Still, there is something compelling about this picture, even after 20 years of growing up. Somehow the fact that the Creature is brought into our world and made to wear clothes reminds one of the Fall of Man, and our unexpected shame at our nakedness. This Creature still longs for that innocence, for a return to his primal water environment, even though his gills are damaged and his lungs would drown if submerged. The romantic subplot parallels this theme in its reversal of the original `Creature' pattern. This time, instead of a lustful but rich scientist hitting on the Hero's girl, the girl is married to the rich but jealous scientist while our Hero reminds her what love is meant to be like. This girl is already Fallen, and she begins the movie looking like a slut, but she slowly comes around to innocence, under the charms of Rex Reason.
Jeff Morrow and Rex Reason have a fascinating chemistry, just as interesting here as in their better known picture, `This Island Earth.' In that movie, again, Morrow plays the scientist who `has it all' unlimited funding, access to advanced alien technology, and Reason portrays the good guy who won't sell his soul to get ahead. This version of the story has Reason a bit more subdued, and Morrow a bit more paranoid/manic. Comparing the two films makes it possible to appreciate the actors' range, and makes me wish they had worked together more often.
The wealthy Dr. William Barton (Jeff Morrow) organizes an expedition to
the Florida Everglades with the scientists Dr. Thomas Morgan (Rex
Reason), Dr. Borg (Maurice Manson) and Dr. Johnson (James Rawley) to
capture the Creature. They navigate in the ship of Capt. Stanley (David
McMahon) with Jed Grant (Gregg Palmer) and Dr. Barton's wife Marcia
Barton (Leigh Snowden) joins the team. Dr. Barton is paranoid with the
jealousy of Marcia and Jed is harassing her in the trip.
They chase and capture the Creature that is totally burnt. Without breathing through the gills, the Creature is turned into an air breather through his hidden lungs and brought to the ranch of Dr. Barton in California. Dr. Morgan defends the thesis that the Creature responds to the way that he is treated and asks people to be not violent with him. But Dr. Barton is near a breakdown with his jealousy of Marcia.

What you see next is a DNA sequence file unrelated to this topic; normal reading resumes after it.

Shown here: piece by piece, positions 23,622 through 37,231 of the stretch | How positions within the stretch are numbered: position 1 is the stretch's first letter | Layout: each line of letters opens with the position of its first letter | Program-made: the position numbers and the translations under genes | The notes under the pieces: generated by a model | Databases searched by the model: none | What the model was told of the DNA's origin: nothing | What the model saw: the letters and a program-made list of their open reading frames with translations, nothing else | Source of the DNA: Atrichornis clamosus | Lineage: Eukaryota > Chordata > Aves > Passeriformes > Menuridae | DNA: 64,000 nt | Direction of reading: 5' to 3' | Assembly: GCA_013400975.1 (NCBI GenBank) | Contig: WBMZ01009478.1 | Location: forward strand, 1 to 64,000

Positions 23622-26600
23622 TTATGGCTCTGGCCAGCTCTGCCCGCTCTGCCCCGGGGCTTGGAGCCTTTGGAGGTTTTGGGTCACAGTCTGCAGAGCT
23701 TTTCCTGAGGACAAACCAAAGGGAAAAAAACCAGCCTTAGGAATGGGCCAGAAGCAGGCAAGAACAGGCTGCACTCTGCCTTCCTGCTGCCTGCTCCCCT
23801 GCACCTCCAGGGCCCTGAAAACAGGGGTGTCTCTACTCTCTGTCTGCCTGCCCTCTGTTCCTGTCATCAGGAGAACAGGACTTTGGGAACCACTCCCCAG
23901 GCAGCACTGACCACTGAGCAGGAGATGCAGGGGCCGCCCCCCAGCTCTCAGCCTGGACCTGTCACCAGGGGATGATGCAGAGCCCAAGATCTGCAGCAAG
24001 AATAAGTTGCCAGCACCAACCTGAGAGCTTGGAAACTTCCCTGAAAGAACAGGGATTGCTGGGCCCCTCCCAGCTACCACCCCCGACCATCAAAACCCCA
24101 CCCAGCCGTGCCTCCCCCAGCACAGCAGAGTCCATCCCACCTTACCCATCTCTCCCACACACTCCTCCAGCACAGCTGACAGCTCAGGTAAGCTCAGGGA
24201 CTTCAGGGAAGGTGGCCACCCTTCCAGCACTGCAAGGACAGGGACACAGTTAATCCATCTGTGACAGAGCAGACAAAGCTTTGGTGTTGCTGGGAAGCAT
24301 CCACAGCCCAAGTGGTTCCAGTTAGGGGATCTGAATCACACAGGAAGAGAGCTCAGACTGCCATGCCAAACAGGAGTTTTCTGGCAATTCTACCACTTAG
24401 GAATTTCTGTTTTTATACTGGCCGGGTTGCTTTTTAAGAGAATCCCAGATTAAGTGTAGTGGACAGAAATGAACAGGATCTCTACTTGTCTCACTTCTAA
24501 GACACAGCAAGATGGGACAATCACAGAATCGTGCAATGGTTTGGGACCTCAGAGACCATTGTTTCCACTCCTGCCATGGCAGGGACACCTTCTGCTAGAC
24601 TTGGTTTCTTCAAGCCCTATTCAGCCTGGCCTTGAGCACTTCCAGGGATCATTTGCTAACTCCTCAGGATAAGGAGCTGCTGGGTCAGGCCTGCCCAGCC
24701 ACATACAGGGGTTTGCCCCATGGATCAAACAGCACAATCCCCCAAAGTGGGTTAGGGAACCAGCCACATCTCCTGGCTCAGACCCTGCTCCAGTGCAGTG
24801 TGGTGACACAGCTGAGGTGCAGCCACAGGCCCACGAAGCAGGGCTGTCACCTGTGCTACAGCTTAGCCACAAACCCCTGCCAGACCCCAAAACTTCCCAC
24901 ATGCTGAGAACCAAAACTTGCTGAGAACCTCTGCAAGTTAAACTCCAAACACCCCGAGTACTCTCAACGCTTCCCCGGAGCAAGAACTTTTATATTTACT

"The Creature Walks Among Us" is a pleasant B-movie of the 50's and the conclusion of the Black Lagoon trilogy. This is a film that belongs to my childhood and today I have just seen it again. My vote is seven.
Title (Brazil): "A Caça do Monstro" ("The Hunting of the Monster")
After seeming to have been killed at the end of each prior
installment (with no explanation in this or the prior sequel
how he survived), the Gill Man is now residing in the
Everglades of Florida. Wealthy scientist Jeff Morrow has
gathered a team of medical and scientific types to help
catch the Gill Man and study him. The creature is caught,
but seriously burned in the process. Rushing him back
the boat, they wrap him up in bandages, and try to save
life. As he recuperates, his gills fall off, and a
humanistic skin if found underneath. Okay, a little far
fetched, but, the Gill Man is in between man and fish,
this plotline works. What got me was that the new human
Gill Man is gigantic and lumbering in size, where the
original was trim and athletic. That never made sense
me. Don Megowan (the new Gill Man) was a big fellow, and
his size made him more menacing, but, I have always had
problem with that size and weight difference.